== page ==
The FCA’s General Insurance Pricing Practices: what do firms need to know?

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The pricing practice rules

A key feature of the new pricing rules relates to ‘price-walking’ – a method used by firms to identify consumers who are most likely to renew, and then increasing prices for these customers year on year. Also known as ‘loyalty penalties’, the anti-competitive practice rewards new customers with low prices whilst upping payments for existing customers on renewal. Fortunately for consumers, price walking will be prohibited from January 2022. Instead, firms will be required to set renewal prices at no higher than the equivalent new business price (ENBP) – this is the price that would be offered to new customers of the same risk profile purchasing the same product.

For closed books in which legacy products may be offered by way of renewal to existing customers but are not available to new customers, firms will be required to benchmark the closed book legacy product against a comparable new business price, to form a ‘close matched product’. Whilst premiums for all policy holders may increase, the FCA estimate that the prohibition will save consumers over £4.2bn over 10 years.

In addition to the prohibition on price walking, the FCA has introduced new rules in relation to auto-renewals and reporting. Firms must now explain clearly from the outset whether a policy is set to auto-renew whilst providing a range of easy opt-out methods. These methods must be communicated at the point of sale, and in good time before auto-renewal. Further, enhanced reporting requirements mean that firms will be required to submit a list of metrics regarding pricing and claims experience by 31 March each year.

Recent amends

Since May 2021, the FCA has engaged with stakeholders to understand the challenges involved in implementation. A further statement was subsequently issued to refine certain rules. The statement clarifies:

  • The price-walking prohibition will apply in the same way to firms that give discounts or other incentives to customers.
  • Intermediaries who lower the commission they receive to provide a cheaper price for consumers (commission-rebating), will be offering a discount and so need to reflect this in the ENBP when setting the price for a renewing customer.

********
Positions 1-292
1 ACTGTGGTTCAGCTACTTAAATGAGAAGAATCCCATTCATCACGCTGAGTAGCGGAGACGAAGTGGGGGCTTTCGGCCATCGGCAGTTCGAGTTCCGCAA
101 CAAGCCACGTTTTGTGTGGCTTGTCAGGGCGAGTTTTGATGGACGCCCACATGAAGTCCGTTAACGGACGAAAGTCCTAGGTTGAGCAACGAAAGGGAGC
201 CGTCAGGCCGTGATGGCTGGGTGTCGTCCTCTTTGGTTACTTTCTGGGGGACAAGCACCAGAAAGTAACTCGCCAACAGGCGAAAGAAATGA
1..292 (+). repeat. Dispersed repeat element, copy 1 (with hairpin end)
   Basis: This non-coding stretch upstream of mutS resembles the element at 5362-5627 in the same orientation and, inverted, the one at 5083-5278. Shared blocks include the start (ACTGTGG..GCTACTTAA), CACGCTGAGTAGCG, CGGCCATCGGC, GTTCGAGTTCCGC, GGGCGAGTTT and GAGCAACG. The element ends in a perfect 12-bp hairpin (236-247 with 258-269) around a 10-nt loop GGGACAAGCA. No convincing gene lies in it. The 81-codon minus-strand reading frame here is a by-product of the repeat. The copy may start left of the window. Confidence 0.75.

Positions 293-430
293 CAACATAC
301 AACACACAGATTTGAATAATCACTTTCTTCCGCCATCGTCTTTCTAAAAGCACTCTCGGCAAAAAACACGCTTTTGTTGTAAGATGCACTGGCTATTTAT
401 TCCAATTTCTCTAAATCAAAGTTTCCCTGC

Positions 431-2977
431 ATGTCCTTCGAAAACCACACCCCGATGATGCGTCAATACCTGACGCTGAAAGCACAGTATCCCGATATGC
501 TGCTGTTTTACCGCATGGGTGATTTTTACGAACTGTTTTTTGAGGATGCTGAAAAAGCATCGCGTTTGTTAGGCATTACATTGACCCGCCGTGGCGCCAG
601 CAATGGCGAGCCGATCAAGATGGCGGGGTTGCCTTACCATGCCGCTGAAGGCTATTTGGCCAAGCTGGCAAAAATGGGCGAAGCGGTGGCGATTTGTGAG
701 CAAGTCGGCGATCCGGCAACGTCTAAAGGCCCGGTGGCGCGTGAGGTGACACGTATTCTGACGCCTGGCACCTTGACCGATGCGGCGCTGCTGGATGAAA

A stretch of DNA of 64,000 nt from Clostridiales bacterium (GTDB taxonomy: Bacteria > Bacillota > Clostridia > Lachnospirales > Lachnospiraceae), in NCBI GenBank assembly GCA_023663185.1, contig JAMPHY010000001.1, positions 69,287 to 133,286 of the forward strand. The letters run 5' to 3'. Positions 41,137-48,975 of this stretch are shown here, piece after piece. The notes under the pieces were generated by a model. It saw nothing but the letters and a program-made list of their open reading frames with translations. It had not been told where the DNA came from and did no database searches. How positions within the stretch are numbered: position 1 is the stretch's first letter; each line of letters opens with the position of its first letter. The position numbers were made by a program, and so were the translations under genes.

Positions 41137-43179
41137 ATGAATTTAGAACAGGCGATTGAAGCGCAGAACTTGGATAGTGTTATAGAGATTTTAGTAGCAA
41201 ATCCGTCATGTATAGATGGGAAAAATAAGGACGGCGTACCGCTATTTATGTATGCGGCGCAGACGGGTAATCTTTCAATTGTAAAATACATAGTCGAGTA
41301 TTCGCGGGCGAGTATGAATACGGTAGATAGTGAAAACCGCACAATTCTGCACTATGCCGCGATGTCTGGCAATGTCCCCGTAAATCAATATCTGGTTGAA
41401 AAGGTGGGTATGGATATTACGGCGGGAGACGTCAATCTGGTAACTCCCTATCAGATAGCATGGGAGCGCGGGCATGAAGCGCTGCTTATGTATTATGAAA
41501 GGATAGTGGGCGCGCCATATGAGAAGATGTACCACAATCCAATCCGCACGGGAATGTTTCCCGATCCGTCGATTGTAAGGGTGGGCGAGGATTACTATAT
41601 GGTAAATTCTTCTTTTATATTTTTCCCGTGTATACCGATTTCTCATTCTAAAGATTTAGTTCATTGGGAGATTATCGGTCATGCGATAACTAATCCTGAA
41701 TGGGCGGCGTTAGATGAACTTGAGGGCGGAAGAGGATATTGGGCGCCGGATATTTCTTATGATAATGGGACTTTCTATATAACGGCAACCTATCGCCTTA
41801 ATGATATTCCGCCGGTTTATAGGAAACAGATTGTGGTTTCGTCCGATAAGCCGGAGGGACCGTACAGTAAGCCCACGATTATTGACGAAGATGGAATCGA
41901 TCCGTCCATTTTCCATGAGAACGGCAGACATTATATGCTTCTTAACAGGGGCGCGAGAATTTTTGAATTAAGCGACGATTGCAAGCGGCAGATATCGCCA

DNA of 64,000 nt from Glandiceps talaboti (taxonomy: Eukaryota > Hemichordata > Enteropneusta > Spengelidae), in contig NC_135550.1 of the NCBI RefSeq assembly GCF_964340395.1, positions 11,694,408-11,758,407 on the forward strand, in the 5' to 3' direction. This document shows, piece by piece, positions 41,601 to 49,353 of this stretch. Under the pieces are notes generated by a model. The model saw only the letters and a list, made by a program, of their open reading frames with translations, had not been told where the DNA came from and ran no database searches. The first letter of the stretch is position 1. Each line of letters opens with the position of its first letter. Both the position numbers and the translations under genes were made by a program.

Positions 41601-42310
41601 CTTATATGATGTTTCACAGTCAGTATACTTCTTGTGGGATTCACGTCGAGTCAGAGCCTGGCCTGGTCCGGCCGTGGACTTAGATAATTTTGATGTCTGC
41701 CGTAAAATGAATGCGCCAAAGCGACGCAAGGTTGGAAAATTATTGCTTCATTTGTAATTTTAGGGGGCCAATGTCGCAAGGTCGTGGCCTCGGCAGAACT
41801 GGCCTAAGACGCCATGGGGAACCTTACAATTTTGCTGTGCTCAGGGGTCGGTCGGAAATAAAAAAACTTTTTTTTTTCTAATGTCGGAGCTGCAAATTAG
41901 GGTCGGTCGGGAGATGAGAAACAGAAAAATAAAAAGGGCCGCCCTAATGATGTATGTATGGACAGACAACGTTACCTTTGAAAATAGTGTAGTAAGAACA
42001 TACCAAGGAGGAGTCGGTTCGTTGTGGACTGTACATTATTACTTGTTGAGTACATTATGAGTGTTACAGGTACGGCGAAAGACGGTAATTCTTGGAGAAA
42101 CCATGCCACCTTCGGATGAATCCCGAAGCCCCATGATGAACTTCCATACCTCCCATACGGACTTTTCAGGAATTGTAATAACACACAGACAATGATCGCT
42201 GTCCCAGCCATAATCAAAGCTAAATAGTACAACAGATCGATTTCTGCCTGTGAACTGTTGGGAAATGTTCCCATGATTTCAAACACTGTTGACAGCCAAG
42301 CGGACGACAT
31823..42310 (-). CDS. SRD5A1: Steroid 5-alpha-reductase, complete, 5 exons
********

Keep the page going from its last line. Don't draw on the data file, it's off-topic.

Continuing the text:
• The definition of renewal – where an existing customer actively buys a policy with the same firm through a different channel or distribution arrangement, then firms should treat this as new business rather than renewal business.

More recently, the FCA added an attestation section to the rules. As such, Senior Managers of firms either need to annually report that the firm has complied with ICOBS 6B (where the new rules are contained) or send a nil return to confirm that the rules do not apply to their firm. With surveys being sent out in January 2022, firms will have until 31 March 2022 to provide the attestation.

Why is this important?

The FCA has warned that it will be checking firms’ compliance and will consider acting if it discovers that sufficient steps have not been taken to implement these new rules. As such, it is crucial for firms to stay up to date with the latest changes and ensure that amended renewals and pricing policies are implemented before the new rules come into force on 1 January 2022. Whilst the FCA has allowed for a transitional period until 17 January 2022, firms must backdate the required renewal disclosures to customers who renew their contracts during the transitional period.

If you are an authorised firm and would like more information on how to ensure compliance with the insurance pricing practices, please don’t hesitate to get in touch.